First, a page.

Ten stories in a first collection, mostly about middle-aged Southern men coping with a lifetime of regrets and disappointments, from PEN/Faulkner finalist Hays (The Dixie Association, 1984, etc.).
In “The Rites of Love,” the most fully realized piece here, a woman whose only son is killed in a car accident goes to see her first lover, a football player paralyzed from the neck down after a high-school game. Her red silk dress, black underwear and full-length rabbit coat, worn on the night she lost her virginity, become a powerful metaphor for passion lost. “Salvage” also revolves around a marriage haunted by lost love. A man whose wife is in a fatal coma faces up to his “coward’s life” and drives out to visit a girlfriend from 60 years ago, now widowed. “Why He Did It” follows the circuitous rationalizations of a man who exposed himself to his stepdaughter so she would go live with her father; she retaliates years later by becoming engaged to his beloved only son, precipitating a tailspin. In “Material,” a couple is caught in flagrante by the woman’s other lover, who shatters a window and uses a knife. This over-the-top opening is followed by more clichés: the surprised lovers are a graduate student in creative writing and her thesis advisor, whose wife leaves him when the man with the knife tells her about the affair. “Private Dance” begins when a wife finds her husband in his basement lair watching a pornographic video and winds its way through a series of downward spirals that leave the man fired from his coaching job, living in a motel room, paying for sex with the porn star of his dreams. In the title story, 81-year-old Bud McMahon is dying of esophageal cancer. His wife brings their only son to see him in hopes that they can reconcile at last, a proposition that seems as hopeless as his diagnosis.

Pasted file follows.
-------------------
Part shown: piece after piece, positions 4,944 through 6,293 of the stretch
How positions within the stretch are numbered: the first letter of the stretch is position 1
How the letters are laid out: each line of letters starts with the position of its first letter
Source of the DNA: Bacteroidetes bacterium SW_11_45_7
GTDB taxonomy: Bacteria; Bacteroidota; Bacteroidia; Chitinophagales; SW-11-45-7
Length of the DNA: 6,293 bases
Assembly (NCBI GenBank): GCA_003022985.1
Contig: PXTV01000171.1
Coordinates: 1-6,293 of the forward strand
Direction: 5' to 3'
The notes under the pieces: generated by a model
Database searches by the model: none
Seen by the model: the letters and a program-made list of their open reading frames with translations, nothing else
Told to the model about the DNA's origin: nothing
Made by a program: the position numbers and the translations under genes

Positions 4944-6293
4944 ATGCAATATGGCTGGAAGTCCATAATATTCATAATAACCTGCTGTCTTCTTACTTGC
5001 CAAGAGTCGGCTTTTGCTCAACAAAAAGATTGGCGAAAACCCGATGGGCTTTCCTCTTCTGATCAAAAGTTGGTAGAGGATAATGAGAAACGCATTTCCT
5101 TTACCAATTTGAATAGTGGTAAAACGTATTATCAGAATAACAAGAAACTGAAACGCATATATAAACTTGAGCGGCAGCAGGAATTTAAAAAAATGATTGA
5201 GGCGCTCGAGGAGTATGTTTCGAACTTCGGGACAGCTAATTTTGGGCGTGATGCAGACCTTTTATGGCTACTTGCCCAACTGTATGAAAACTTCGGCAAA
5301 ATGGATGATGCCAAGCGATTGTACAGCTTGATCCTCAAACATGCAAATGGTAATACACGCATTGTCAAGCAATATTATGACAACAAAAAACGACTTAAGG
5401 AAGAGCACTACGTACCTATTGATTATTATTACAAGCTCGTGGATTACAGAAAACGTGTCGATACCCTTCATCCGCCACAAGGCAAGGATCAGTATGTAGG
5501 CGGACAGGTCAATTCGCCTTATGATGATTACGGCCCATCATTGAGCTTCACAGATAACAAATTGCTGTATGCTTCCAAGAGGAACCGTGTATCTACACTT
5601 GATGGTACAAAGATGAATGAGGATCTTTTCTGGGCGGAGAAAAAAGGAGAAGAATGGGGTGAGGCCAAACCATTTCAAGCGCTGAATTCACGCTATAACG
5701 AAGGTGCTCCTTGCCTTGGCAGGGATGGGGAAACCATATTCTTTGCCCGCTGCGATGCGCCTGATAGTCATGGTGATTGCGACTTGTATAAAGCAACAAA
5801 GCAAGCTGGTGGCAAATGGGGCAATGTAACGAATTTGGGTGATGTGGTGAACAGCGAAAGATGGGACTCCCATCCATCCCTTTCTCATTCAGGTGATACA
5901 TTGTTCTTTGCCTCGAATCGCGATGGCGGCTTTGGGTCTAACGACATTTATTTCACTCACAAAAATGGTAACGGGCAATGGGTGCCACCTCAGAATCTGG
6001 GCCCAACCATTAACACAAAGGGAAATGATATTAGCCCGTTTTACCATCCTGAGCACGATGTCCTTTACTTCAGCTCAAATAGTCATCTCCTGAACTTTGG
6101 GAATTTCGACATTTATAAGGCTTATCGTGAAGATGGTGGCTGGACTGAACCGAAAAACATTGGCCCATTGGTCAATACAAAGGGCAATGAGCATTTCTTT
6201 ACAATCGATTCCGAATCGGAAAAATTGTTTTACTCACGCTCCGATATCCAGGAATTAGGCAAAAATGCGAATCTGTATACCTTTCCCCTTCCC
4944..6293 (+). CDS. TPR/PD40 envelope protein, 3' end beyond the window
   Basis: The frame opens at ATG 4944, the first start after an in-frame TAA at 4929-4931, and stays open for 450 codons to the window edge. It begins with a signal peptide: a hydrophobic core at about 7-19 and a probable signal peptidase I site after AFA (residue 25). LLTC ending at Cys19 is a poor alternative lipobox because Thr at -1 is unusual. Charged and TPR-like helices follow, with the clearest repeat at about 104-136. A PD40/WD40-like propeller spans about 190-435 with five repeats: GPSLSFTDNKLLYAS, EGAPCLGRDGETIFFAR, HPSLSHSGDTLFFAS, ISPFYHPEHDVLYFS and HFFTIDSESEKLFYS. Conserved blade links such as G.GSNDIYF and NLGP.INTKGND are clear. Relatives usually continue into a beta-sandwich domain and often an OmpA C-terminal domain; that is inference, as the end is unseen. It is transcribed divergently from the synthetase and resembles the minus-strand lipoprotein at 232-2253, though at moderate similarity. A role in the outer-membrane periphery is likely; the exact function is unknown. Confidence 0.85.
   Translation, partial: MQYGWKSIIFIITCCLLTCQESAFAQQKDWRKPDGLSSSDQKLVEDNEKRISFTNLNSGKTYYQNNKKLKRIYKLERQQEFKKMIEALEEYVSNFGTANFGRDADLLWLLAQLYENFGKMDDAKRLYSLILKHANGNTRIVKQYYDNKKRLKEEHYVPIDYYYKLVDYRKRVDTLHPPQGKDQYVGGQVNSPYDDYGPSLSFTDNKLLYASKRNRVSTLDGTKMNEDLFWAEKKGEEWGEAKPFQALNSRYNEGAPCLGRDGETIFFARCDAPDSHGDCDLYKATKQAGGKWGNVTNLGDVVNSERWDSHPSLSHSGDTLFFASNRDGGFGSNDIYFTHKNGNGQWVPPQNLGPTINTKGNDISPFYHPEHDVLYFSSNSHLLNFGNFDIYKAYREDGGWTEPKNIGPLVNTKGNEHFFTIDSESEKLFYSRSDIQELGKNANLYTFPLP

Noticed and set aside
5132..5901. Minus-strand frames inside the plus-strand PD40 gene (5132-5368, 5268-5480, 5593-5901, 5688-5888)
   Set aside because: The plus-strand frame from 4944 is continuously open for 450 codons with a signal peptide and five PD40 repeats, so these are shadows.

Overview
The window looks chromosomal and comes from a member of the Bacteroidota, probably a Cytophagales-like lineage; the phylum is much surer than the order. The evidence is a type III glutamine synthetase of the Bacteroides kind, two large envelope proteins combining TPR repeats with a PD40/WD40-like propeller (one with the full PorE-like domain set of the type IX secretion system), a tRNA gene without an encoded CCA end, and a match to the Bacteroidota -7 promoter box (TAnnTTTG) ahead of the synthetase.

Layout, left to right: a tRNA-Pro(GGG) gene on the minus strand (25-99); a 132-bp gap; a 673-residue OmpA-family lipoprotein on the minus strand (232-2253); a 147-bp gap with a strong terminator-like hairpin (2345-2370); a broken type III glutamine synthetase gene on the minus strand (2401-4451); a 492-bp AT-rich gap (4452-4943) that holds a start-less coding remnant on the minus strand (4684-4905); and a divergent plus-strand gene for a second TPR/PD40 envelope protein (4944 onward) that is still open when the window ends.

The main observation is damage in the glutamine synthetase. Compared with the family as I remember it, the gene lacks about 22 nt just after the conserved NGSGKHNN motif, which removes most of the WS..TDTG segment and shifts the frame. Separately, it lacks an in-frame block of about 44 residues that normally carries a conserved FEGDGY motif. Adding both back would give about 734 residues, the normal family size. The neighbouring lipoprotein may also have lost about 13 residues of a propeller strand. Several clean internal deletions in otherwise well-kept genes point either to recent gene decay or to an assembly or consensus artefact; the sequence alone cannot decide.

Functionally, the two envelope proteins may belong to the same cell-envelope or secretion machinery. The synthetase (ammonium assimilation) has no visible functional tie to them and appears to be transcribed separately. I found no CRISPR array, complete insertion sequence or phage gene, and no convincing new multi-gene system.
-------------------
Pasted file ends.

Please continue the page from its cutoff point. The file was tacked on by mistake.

Repetitious and trite, despite a few plainspoken, heart-rending moments.